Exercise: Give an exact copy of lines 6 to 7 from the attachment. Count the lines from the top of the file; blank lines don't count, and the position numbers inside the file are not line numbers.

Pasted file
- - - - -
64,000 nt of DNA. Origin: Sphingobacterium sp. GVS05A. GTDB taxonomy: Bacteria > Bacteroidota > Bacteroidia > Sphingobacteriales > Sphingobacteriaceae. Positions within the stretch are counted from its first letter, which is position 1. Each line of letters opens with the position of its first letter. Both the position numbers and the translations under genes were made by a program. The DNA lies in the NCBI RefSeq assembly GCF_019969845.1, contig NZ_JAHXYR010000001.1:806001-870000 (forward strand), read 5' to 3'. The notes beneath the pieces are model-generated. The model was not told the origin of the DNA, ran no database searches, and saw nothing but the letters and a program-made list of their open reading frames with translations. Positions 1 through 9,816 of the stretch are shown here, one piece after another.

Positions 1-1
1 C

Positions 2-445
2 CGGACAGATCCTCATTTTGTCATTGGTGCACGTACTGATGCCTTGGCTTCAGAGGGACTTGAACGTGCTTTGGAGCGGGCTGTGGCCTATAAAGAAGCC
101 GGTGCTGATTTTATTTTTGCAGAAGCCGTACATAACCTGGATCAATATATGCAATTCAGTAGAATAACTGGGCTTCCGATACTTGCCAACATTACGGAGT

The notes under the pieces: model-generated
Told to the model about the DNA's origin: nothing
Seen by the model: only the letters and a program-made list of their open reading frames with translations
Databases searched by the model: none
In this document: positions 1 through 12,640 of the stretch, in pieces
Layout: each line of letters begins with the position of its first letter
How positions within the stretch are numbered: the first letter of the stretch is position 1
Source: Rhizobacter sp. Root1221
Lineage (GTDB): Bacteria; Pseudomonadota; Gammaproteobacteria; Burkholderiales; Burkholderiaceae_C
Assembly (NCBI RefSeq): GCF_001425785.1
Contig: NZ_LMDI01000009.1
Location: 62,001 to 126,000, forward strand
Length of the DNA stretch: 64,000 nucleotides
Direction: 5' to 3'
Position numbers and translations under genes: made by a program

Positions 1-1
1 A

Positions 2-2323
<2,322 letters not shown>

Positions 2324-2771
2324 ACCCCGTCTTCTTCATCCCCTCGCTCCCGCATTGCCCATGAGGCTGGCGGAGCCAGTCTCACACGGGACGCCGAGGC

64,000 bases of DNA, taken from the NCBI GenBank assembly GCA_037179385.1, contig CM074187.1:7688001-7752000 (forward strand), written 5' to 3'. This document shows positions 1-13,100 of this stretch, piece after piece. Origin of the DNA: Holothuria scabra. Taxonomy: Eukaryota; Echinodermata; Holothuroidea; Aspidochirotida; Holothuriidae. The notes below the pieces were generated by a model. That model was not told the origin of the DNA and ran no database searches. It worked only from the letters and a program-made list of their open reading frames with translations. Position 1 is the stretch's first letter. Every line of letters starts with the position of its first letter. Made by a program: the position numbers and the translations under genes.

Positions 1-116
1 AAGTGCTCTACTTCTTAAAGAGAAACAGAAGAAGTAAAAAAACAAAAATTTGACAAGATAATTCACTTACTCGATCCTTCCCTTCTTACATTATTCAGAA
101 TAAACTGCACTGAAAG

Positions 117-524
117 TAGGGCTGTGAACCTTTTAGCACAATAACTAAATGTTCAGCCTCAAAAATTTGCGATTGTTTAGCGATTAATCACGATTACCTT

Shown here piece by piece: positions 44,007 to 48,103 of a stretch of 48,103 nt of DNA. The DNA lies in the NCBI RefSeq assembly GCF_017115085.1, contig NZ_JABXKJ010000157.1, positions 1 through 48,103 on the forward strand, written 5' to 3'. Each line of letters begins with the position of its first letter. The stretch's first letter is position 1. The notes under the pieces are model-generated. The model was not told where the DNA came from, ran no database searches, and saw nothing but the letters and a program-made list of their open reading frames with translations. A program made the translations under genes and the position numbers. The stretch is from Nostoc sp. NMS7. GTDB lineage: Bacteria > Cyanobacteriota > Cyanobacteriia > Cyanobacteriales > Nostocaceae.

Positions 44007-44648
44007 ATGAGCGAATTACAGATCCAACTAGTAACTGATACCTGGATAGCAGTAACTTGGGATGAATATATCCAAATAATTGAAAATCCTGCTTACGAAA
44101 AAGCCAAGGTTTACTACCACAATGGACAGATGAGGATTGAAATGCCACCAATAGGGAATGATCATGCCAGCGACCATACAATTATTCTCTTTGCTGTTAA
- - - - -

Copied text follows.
101 GGTGCTGATTTTATTTTTGCAGAAGCCGTACATAACCTGGATCAATATATGCAATTCAGTAGAATAACTGGGCTTCCGATACTTGCCAACATTACGGAGT

The notes under the pieces: model-generated